Entertained because, hey this is just another ring in the circus run by clowns searching for a ringmaster. Remember, this is coming out of the same brain dumps that think ignoring and not teaching history is a good idea and that teachers shouldn’t be able to talk about our flaws and differences as individuals and a society.

So, tell me. How’s a teacher going to respond when some youngster asks about the lying, cheating, stealing, killing, adultering and coveting that these modern day clown crusaders practice and praise so openly?

Remember kids say the darndest things. 

And five will get you ten that the last half of the 10 Commandments will eventually get edited out of the picture. 

50 Cognitive Biases In the Modern World

I find this compilation of cogntive biases fascinating. But then I’m biased towards things I find fascinating. (Don’t think I see that on the list.)

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The graphic here is a small screen grab of the entire thing but you can check out the full list at Visual Capitalist. You’ll find all of your favorites and I’m guessing at least a few new ones. (I hadn’t heard of the IKEA Effect before.)

Hat Tip to Cess Grotes on Mastodon for sharing this.

Rules are for Suckers

In the beginning there was one rule. Don’t eat the damn apple.

We’ve been adding rules, regulations, laws, by-laws, and constitutions ever since. Rules may be meant to be broken so I guess we like to break things because we keep making more and more of them. We also like to make rules for others and not ourselves in the same way we think other folks’ rules don’t apply to us. Heck, even those who don’t like rules and regulations as a thing into and of themselves, love making up rules and regulations to try and circumvent the rules and regulations that get in their way. We’re a wacky bunch we humans.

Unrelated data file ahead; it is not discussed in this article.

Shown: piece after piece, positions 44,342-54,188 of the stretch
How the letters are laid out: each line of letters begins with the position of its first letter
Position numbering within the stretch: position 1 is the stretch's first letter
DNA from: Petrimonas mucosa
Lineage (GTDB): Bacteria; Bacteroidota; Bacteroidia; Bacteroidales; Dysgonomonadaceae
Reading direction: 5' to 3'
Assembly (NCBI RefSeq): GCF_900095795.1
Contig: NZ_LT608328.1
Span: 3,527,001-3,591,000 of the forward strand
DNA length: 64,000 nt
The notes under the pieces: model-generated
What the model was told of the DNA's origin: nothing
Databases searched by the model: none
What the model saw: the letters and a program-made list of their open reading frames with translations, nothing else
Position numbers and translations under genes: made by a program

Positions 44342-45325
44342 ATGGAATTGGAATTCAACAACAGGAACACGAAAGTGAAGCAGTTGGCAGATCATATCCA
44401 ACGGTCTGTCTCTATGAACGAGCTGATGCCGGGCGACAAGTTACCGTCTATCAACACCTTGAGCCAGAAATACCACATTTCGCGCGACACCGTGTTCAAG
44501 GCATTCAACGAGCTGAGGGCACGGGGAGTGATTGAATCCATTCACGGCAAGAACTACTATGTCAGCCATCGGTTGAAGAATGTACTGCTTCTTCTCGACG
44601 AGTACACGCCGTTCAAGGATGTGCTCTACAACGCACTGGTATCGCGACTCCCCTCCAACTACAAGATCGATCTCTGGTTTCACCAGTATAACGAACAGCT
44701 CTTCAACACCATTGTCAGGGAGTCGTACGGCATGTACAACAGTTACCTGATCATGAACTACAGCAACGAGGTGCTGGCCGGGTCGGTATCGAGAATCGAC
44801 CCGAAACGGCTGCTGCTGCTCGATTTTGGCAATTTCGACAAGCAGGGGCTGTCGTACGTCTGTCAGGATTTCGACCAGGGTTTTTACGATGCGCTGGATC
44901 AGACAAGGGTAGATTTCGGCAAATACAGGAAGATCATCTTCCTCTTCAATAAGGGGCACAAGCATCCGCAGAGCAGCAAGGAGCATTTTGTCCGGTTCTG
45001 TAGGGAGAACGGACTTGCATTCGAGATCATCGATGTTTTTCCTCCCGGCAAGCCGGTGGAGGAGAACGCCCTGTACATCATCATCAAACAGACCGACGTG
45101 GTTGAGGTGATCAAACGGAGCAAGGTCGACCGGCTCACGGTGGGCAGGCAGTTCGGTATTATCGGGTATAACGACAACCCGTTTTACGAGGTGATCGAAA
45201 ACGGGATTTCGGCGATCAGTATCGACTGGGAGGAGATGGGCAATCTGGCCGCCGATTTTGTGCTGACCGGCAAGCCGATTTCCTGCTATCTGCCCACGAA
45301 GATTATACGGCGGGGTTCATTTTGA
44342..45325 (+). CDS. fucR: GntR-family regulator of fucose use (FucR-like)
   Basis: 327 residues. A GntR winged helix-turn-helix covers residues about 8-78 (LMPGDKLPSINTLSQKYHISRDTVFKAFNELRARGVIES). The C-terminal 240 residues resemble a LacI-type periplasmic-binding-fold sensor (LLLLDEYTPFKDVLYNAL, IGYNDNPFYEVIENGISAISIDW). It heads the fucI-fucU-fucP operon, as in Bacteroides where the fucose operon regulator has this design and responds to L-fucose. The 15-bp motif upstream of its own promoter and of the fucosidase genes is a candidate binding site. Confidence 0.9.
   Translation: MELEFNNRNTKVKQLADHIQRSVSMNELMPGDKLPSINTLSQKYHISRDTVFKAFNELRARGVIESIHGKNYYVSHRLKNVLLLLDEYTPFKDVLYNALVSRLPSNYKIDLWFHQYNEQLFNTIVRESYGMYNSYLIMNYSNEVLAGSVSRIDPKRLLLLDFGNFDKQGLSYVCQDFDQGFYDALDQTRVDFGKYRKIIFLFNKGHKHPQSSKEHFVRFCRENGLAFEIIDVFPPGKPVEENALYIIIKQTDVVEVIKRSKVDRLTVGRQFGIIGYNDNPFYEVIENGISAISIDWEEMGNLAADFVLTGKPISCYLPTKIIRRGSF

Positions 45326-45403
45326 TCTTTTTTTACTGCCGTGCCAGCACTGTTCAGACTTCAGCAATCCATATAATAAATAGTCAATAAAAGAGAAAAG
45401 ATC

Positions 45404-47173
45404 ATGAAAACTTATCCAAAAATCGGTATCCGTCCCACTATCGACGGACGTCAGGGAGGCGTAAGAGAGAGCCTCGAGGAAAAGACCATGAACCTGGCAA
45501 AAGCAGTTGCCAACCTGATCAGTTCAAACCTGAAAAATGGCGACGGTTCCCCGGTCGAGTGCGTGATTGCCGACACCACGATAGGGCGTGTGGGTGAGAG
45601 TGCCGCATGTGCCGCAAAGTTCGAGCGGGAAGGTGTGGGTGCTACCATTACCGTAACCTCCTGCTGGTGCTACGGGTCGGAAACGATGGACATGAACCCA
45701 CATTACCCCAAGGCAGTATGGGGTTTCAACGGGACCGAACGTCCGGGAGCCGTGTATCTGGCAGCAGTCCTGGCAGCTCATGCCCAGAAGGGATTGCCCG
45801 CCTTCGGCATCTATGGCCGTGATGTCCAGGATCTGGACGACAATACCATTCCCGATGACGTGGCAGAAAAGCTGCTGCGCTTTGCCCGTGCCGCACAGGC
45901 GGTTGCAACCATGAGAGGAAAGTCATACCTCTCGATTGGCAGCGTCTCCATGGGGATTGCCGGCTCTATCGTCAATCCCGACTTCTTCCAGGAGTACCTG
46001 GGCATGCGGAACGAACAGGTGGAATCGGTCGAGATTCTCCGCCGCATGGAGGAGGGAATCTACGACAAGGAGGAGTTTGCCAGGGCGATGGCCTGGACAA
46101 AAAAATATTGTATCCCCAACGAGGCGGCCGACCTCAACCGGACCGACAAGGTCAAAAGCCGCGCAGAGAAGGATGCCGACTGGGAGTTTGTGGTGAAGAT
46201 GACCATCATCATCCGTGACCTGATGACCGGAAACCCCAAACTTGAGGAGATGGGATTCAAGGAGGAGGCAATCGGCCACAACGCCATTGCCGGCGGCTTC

I once leased from and later worked for a theatre manager who had an ever expanding lease. Each time a tenant would do something he deemed inappropriate he would add a new clause to the lease to try and prevent that behavior in the future. He also, at lease signing, had the practice of reading out loud each and every clause in the lease and telling new tenants exactly who was responsible for the addition of each clause. It was always quite a show. Too bad he didn’t sell tickets to watch it.

We don’t like to reigned in. It’s where this whole freedom thing comes from. We want to be free to do what we want. We just don’t want those we disagree with to be free to do what they want. So we make up rules. If we have enough power we make up rules to take away rules from others. Those are the rules.

When someone gets angry and wants to get rid of red tape, they typically have to use “the rule of law” to do so.

That old comfort blanket, “the rule of law,” has seen better days. It may actually just be hanging around like that quilt your grandma made as a reminder of what’s lost. Memories of things long gone. Or perhaps were never really there in the first place.


  • The stripping of child labor protections. Who knew folks in Arkansas read so much Dickens?
  • The battle over abortion.
  • Voting restrictions.
  • Guns.
  • Sheriffs who choose not to enforce laws they don’t like.
  • Banning books and libraries.
  • Anything happening in Florida, Arkansas, or pick a red-state.

That list could go on. (And does.)